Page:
Thoughts on Excellence Free E-Newsletter Series
Volume 14, Issue No. 12a
April 1, 2016
By Dan Coughlin
Listen to this Article
Download file in MP3 format.
Every once in a great while a book comes out that is so useful and so relevant for such a widely diverse group of people that I want to stand on my rooftop and yell, “Read this book now!” Fortunately, it’s way safer for me to just write about it.
Peak: Secrets from the New Science of Expertise by Anders Ericsson and Robert Pool is the book I encourage you to read. Quite simply, it explains in great detail how to continually improve performance in any type of activity. It also explains what it takes to be the best in the world at whatever you do. These explanations are not complicated or theoretical. This book is remarkably straightforward and pragmatic. And it is based on more than forty years of research into dozens of different types of performance.
I first became interested in the writings of Anders Ericsson when I read his concepts on expert performance, deliberate practice, and the 10,000-hour rule in the books Outliers by Malcom Gladwell and Talent is Overrated by Geoff Colvin. After that I read several books and articles by Ericsson and found them all to be intriguing, but also with an academic-orientation to them. Peak, on the other hand, was written for the general public and flows along very nicely from one idea to another. Anyone who wants to do anything better than they are doing it right now will benefit from this book. I’m recommending it to all of my clients, past clients, readers, and audience members.
Ten Reasons I Recommend Peak
The opening question “Why are some people so amazingly good at what they do?” sets the stage for the whole book. Ever since I was in third grade I’ve read biographies and autobiographies to understand how people achieved great success. I was always more interested in learning about the journey than to know what it was like on the mountaintop. This book explains in detail the journey that expert performers go on to reach the mountaintop.
This chapter explains the value of purposeful practice.in expanding your physical and mental capacity for generating greater achievements in the future. It emphasizes the importance of taking small steps on a regular basis and gathering feedback on what you are doing effectively and ineffectively.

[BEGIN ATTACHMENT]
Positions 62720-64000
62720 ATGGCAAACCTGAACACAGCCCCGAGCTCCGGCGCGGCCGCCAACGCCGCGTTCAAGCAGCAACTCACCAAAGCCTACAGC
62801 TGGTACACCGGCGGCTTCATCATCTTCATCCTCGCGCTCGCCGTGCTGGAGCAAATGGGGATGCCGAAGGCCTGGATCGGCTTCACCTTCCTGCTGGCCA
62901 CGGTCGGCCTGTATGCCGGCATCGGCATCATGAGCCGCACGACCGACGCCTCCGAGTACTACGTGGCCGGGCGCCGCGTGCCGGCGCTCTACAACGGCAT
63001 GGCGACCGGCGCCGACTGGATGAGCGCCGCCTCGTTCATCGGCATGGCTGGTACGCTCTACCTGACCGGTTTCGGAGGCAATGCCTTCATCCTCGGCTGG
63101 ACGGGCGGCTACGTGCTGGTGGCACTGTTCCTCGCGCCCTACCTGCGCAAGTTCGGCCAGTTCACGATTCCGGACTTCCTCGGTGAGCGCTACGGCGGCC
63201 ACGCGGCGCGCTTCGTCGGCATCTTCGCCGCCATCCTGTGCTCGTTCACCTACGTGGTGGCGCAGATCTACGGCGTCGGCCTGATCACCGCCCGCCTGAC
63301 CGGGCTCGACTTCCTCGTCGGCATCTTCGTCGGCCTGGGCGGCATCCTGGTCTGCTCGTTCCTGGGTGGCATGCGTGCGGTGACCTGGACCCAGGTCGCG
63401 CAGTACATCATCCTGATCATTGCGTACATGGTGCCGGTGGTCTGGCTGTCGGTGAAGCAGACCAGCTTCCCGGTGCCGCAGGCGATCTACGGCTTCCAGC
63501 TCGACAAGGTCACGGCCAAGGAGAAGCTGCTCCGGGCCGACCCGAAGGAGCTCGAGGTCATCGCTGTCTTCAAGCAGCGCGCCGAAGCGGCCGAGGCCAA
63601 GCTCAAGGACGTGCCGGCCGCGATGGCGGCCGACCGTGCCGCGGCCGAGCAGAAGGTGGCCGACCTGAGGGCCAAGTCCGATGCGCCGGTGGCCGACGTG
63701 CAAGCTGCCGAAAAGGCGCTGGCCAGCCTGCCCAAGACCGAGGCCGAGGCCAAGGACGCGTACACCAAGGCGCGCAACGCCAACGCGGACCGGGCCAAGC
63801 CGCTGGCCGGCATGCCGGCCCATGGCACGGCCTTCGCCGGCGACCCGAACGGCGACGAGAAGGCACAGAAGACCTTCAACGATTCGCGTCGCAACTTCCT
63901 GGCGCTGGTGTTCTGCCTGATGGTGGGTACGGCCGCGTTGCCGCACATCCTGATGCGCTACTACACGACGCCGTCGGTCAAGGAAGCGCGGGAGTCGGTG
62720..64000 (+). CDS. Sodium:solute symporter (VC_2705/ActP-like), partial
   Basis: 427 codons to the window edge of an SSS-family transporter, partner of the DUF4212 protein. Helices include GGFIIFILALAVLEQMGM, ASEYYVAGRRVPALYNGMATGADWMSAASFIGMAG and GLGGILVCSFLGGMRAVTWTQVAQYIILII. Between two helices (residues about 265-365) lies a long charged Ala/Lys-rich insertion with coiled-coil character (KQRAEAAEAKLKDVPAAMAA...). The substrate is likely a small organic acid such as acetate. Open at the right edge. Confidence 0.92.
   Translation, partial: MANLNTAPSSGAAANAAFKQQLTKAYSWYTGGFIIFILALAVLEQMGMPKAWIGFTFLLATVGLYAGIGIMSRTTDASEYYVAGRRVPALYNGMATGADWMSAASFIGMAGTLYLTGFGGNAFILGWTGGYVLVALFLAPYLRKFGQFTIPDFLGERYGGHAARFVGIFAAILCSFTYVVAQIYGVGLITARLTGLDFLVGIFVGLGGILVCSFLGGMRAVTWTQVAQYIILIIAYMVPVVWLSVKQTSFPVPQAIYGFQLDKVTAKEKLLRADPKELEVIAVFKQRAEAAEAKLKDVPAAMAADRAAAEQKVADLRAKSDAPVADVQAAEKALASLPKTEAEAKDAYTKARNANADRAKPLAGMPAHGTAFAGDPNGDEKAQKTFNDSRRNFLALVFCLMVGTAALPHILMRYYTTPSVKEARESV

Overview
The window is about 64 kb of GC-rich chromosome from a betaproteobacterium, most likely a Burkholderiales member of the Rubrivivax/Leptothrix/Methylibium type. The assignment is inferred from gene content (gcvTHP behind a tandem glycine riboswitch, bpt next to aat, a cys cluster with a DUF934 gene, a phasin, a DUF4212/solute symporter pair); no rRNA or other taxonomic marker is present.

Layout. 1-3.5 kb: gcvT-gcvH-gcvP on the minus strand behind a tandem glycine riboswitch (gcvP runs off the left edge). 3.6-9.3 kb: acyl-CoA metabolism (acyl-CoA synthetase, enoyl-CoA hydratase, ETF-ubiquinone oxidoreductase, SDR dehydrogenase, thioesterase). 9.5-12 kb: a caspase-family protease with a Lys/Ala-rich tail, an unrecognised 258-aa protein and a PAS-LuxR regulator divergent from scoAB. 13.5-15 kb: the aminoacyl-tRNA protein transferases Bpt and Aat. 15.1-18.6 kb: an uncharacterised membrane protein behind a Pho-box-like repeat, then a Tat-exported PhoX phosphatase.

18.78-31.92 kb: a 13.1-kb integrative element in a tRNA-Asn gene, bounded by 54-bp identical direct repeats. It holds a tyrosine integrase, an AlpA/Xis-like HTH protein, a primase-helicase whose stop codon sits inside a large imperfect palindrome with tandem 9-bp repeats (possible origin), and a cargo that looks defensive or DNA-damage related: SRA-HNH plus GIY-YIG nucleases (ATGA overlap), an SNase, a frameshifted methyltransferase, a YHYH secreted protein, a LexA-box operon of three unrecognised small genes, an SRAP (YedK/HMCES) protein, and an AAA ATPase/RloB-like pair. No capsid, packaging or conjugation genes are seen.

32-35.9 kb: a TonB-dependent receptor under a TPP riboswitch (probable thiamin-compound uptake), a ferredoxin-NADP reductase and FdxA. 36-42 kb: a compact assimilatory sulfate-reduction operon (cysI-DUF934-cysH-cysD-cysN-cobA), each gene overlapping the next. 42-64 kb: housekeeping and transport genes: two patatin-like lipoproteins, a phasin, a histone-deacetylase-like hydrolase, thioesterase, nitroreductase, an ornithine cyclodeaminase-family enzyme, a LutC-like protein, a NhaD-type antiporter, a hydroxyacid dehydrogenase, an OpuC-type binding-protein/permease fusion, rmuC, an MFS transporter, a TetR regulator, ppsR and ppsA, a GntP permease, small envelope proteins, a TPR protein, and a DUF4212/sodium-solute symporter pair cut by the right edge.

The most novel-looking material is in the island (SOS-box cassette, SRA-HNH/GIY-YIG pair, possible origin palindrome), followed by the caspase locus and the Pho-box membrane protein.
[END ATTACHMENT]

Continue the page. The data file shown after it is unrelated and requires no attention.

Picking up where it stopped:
Here you will learn how to specifically harness your mental adaptability to develop new skills and move beyond the status quo way of doing things. It also explains how your potential is not fixed, but rather is something that can be continually expanded.
You learn the importance of mental representations, of actually seeing the level of performance that you are aspiring to reach. By visualizing the details of what needs to happen, you are able to see the pieces and patterns that are necessary for a great performance.
This chapter explains in great detail the steps involved in deliberate practice, which is the absolute best way to improve your performance in any type of activity. I would try to explain my interpretation of deliberate practice here, but I think you would benefit a great deal more by really studying this chapter and learning the insights that Anders Ericsson developed over a lifetime of studying deliberate practice.
A great explanation of how deliberate practice can be used in actual job situations regardless of the type of work that you do. I’ve found in my executive coaching sessions that guiding people through the steps of deliberate practice and showing how the principles of deliberate practice connect with their work situations helps them to move forward in a more intentional and effective way.
This chapter shows how deliberate practice can be applied in everyday life situations whether you’re exercising, parenting, or enjoying a hobby. Literally anything you do you can learn to do it better the next time.
If you were ever wondering what it takes for a young person to go on to be world-class in any activity, this chapter explains what is involved. And it’s not for the faint of heart. Literally thousands and thousands of hours of deliberate practice over many years are required to become the best of the best at what you do. But if you’re goal is to be world-class, then this chapter explains how to do it.
This chapter explodes the myth of natural talent. It shows in detail that great performers always got there through extraordinary practice.
In this closing chapter, Ericsson and Pool guide the reader to think about the future of a world that applies deliberate practice on a regular basis and its impact on education, medicine, health, and relationships. Imagine a world where performance in every area of life gets better and better. They close their book with a new concept, Homo exercens rather than Homo sapiens. They wrote, “Perhaps a better to see ourselves would be as Homo exercens, or ‘practicing man,’ the species that takes control of its life through practice and makes of itself what it will.”
Peak: Secrets from the New Science of Expertise by Anders Ericsson and Robert Pool is literally the work of a lifetime, or possibly two lifetimes. It is filled with intriguing ideas and processes to become more effective in any area of life and any type of performance. It will be a permanent member of my all-time recommended books.
To learn how to work directly with Dan Coughlin, click here.